A new study focusing on the Eagle Ford Shale Play, finds that air contamination around fracking sites is likely not inherent to the oil and gas extraction process.
Since the shale boom exploded in 2008, controversy has surrounded the practice of hydraulic fracturing (fracking), with many concerned about the potential environmental and health dangers. The University of Texas at Arlington published a new study last week that should be encouraging news to anyone involved in the oil and gas industry and those concerned about the dangers of fracking.
The study took samples around fracking sites in the Eagle Ford and found highly variable levels of benzene, toluene, ethyl benzene, and xylene compounds (BTEX), but all within federally mandated acceptable limits for short-term exposure. The study goes on to suggest that these compounds are not inherent in the extraction process, but can be attributed to mechanical inefficiencies.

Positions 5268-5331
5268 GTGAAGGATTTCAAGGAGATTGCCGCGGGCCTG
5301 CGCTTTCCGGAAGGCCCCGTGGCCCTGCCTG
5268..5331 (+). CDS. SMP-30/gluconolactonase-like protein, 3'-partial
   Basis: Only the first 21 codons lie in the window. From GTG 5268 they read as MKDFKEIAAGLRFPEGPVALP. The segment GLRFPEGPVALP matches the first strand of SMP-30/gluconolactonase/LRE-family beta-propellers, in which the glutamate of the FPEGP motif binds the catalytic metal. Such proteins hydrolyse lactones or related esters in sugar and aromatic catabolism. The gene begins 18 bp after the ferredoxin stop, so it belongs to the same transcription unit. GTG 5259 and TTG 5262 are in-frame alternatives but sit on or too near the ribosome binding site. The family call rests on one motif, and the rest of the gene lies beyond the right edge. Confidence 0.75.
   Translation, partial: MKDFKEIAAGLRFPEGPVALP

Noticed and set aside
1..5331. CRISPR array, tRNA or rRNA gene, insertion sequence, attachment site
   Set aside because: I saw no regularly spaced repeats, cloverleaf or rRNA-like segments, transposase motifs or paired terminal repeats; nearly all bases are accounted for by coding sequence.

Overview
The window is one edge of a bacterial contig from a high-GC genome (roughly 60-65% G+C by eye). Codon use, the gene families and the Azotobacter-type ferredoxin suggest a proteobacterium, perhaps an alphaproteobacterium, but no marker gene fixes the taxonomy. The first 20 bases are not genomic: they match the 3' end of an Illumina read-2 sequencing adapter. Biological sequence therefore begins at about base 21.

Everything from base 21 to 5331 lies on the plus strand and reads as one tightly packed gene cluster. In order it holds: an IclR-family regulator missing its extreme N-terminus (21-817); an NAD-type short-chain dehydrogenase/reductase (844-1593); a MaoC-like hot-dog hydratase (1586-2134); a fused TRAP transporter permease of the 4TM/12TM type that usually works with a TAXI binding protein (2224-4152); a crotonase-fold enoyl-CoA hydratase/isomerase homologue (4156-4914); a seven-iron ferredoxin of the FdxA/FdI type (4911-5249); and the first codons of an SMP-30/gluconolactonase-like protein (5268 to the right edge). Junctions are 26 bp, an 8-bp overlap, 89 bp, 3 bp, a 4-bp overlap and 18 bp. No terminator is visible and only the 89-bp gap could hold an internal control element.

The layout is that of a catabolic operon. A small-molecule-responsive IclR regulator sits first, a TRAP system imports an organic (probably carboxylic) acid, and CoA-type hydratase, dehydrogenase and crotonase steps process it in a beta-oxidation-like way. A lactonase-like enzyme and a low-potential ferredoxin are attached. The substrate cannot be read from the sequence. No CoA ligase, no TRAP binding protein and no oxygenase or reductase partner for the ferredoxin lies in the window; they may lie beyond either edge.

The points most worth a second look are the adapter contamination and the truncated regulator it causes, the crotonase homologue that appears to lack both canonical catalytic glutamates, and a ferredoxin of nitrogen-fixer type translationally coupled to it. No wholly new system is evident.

If this research proves reliable than it is good news because it means that providing safe fracking methods is within our control. It might also lead to shifting the debate away from crushing the practice all together to working to provide the safest procedures that benefit us all.